SHANGHAI — Starting April 8, cross-border e-commerce purchases in China will be subject to a new taxation system that alters significantly the way goods valued in the $150 to $300 price bracket are taxed for consumers.
A value added tax, excise duty and customs tariffs are normally levied on imported goods coming into China with different rates applicable to different product categories. But until now, goods ordered online from overseas that are valued at less than 1,000 yuan, or approximately $154 at current exchange, have instead paid a “parcel tax” (usually around 10 percent). For parcels with a value of less than 50 yuan, or $7.70, this payment is waived completely.
Under the new rules, just announced by the country’s Ministry of Finance, General Administration of Customs and the State Administration of Taxation, the “parcel tax” will no longer apply, and some cross-border e-commerce orders will be subject to a higher tax rate, others to a lower tax rate, depending on their value and product category.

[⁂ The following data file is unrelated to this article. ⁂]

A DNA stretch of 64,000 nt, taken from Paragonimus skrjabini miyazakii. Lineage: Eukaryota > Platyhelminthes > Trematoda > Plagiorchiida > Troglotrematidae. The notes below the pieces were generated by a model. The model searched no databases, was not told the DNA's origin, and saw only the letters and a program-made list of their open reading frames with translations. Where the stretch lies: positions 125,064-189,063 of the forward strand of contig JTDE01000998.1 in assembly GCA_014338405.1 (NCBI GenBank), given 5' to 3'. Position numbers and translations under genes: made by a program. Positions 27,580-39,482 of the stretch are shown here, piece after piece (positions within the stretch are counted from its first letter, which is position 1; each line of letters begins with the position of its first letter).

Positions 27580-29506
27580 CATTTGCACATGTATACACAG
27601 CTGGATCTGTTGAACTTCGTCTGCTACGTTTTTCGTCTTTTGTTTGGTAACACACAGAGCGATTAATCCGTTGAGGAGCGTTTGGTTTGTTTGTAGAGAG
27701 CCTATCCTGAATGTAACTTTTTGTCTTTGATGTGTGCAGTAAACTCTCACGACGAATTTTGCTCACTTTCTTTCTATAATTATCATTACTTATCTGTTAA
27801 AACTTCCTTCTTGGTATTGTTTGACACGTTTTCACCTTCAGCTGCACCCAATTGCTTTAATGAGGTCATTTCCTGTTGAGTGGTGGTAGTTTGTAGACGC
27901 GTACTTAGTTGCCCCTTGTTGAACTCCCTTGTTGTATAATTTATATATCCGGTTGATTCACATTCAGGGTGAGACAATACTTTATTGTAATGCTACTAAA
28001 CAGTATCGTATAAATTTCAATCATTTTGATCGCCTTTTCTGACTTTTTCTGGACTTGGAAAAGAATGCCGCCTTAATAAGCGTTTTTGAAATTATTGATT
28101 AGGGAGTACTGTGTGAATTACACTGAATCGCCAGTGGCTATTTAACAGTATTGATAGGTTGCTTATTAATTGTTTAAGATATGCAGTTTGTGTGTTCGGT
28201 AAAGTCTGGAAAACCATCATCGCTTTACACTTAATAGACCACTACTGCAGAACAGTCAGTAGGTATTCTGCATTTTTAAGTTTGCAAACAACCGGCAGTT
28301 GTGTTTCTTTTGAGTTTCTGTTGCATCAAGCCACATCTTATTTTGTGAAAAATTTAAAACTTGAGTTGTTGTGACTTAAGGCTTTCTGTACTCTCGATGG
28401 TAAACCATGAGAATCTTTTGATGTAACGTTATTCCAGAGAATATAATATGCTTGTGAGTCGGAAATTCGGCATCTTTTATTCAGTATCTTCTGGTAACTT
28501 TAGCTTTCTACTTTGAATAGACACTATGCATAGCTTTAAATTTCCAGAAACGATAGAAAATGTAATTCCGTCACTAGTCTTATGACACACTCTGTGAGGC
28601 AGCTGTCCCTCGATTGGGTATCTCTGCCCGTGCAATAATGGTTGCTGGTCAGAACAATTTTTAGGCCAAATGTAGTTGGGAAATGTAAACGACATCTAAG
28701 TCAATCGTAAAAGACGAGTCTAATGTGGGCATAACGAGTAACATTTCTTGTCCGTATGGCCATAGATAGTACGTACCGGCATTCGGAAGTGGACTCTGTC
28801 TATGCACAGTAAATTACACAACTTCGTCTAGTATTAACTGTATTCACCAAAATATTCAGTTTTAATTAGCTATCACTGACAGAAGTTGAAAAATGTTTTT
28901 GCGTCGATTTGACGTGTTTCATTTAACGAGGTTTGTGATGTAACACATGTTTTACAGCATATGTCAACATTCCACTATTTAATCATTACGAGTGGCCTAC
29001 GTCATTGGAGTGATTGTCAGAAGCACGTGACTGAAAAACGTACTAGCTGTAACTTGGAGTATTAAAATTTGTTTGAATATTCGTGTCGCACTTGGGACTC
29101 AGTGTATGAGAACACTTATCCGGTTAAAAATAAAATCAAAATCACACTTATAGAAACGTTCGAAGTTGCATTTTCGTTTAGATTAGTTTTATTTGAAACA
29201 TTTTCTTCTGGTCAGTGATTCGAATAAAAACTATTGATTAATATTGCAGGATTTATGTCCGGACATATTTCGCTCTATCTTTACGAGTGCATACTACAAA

Goods purchased from cross-border e-commerce platforms with a single transaction value of less than 2,000 yuan (or $307 at current exchange) will be offered a discount on the normal tax rate for imported goods. The discount is 30 percent off VAT and 30 percent off excise duty. Customs tariffs will also be waived on these purchases. The taxes and duties on imported items can be taxed anywhere from zero to 100 percent depending on the category.
If the single transaction value exceeds a cap of 2,000 yuan or a consumer purchases more than 20,000 yuan, or $3,075, worth of goods from overseas in a year, their cross-border e-commerce purchases will be taxed at the full rate applicable for their product category, with no discounts.
In January, China’s State Council announced plans to set up more cross-border e-commerce zones across the country, in order to foster the booming industry and boost sluggish foreign trade. In 2015, total export and import value decreased 7 percent on the year, the first time China’s foreign trade has fallen in six years.
According to China’s Ministry of Commerce, the volume of cross-border e-commerce in 2016 will reach 6.5 trillion yuan and in coming years may account for as much as 20 percent of China’s foreign trade.
China’s major platforms have also been busy pumping up their cross-border e-commerce credentials and it remains to be seen how the new tax policy will impact on their business, if at all.
A spokesman for JD.com, China’s largest direct-sales e-commerce platform said, “the company is studying the changes.”